Thursday, October 27
Remember Hurricane Matthew from a few a weeks ago? Well (as I’m sure you all are aware) the Georgia coast was hit pretty hard. The Georgia Sea Turtle Center on Jekyll Island had to evacuate many of their animals. Since Zoo Atlanta partners with the Georgia Sea Turtle Center in helping to rear young diamondback terrapins, along with the Georgia Aquarium, we were able to help them out during their time of need.
In addition to the original 25 little baby (about the size of a half dollar) terrapins living in the Georgia Tidal Creek habitat in Scaly Slimy Spectacular, 40 more little babies joined the group. I ended up with 65 baby terrapins to take care of at once! It was a lot of work, but the extra turtles only stayed with us for a couple weeks until it was safe to go back home to the Georgia Sea Turtle Center, which thankfully was not damaged too badly by the storm.
Every Sunday morning, I actually climb into the habitat with the terrapins in order to get a headcount on them. I have to catch all of them individually so I can get a weekly weight of every single turtle. I find them by swimming around inside the habitat and looking in every nook and cranny. And because they are so small, some of them are really hard to find! Sometimes they will hide on the banks and burrow in the sand (they burrow in the wild in an effort of not becoming an easy snack for predators). The tops of their shells (carapace) all have unique numbers painted on them with fingernail polish so we can tell the individual turtles apart. This helps us to better monitor their individual weights and overall health. As you can imagine, this is a bigger process than their “regular” daily needs. But this is a lot of fun, and actually one of my favorite things I get to do here at the Zoo!
Diamondback terrapins are found only in brackish water, where coastal marshes meet the ocean. Here at the Zoo we do our best to mimic their natural habitat. The water in the habitat is tested to get an understanding of what the level of salinity is every week. If the salt level has dropped, I will add a few bags of salt to the water, to bring it back up to their turtley standards. By the way, this isn’t just table salt we add, but a specially formulated type of salt that is mostly used for reef aquariums.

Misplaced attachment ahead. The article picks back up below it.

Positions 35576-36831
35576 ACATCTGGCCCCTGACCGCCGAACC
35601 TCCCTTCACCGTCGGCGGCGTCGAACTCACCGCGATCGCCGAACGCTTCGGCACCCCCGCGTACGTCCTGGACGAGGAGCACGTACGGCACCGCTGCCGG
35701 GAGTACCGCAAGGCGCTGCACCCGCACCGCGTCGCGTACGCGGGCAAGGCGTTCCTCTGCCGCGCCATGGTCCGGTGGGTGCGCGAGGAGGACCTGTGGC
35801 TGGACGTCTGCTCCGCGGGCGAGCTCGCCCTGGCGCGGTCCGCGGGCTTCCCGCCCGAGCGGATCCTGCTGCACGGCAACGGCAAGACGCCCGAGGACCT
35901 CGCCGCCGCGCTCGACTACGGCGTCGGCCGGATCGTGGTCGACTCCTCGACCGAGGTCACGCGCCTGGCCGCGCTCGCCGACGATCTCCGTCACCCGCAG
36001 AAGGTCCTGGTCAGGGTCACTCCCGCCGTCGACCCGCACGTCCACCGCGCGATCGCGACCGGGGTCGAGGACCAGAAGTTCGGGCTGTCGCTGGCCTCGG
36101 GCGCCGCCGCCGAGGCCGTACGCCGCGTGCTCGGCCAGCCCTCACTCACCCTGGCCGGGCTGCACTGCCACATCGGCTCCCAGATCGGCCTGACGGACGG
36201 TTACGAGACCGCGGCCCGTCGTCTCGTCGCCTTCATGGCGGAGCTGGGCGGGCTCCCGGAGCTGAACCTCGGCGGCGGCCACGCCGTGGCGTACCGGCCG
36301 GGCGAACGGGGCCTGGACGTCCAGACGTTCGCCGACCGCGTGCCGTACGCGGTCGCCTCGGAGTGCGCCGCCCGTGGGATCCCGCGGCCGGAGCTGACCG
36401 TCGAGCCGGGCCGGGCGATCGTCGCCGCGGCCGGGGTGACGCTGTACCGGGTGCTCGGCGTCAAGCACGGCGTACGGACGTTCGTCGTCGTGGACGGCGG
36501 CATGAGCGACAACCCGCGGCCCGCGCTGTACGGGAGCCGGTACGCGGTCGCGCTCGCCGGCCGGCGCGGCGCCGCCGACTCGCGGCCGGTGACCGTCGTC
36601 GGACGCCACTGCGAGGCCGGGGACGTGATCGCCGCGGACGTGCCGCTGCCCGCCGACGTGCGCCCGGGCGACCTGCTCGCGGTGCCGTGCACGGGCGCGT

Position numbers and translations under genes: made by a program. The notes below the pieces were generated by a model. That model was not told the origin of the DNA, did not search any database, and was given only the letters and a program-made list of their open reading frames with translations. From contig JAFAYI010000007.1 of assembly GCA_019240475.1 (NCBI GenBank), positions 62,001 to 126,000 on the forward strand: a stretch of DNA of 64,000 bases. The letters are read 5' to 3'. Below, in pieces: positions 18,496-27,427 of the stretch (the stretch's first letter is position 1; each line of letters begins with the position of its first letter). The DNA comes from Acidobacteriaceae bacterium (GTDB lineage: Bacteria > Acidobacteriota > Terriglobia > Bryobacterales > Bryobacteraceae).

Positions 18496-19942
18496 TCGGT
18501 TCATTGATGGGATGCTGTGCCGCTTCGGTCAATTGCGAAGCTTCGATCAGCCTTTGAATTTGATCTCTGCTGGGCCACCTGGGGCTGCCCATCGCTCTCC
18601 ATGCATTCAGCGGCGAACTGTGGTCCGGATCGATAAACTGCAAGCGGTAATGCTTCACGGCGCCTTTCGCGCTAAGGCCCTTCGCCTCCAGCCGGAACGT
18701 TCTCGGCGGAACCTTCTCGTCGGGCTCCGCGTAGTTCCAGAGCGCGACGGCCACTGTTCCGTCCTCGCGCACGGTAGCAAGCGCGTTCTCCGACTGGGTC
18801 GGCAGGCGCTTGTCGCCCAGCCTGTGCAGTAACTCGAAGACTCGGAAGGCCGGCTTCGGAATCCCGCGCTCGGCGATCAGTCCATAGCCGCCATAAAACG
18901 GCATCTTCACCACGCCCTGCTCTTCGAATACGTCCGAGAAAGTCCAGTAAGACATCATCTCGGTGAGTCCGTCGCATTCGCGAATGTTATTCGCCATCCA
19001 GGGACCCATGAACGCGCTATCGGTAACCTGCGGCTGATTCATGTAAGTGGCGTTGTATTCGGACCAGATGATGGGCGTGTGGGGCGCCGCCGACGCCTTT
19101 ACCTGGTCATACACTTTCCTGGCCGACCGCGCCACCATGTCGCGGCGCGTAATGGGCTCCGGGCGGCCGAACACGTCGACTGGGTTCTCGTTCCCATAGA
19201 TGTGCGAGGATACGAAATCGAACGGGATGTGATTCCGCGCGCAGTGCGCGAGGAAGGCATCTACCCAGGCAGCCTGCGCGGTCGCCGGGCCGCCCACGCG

Nesting female terrapins are often found hit by cars as they try to cross busy coastal roadways. The Georgia Sea Turtle Center does a lot of work in rehabilitation with gravid (that means carrying eggs) turtles. If they can’t save the mother terrapin, or if they find her deceased, sometimes they are still able to save the eggs and incubate them until they hatch. After the babies hatch, they are kept at the center under human care until they are large enough to be released into the wild. They bigger they are. the better chance of survival they have out in the world.
It is also a lot of fun to watch them eat (they get so excited over food). Here at the Zoo they are mostly fed shrimp, but they still get a variety of food items as well, such as worms, insects and aquatic turtle pellets. And speaking of food, would you believe these cute little terrapins were once thought of as a food source for people? Ever heard of turtle soup? They were over harvested in the past and were considered as a delicacy. Nowadays there is a lot of effort that goes into protecting diamondback terrapins throughout their range along the Atlantic and Gulf Coasts of the United States.
The Georgia Tidal Creek is the last habitat on your left before you exit Scaly Slimy Spectacular. Remember to come by and check them out next time you visit the Zoo. The turtles might be a little hard to spot at first because they are so tiny right now, but once you do they are very fun to watch! They will be swimming around, basking on a log, or hanging out in the sand.
P.S. Did you know we have a tortoise friend in the Zoolection? Vote for Shuffles for President!
Keeper I, Herpetology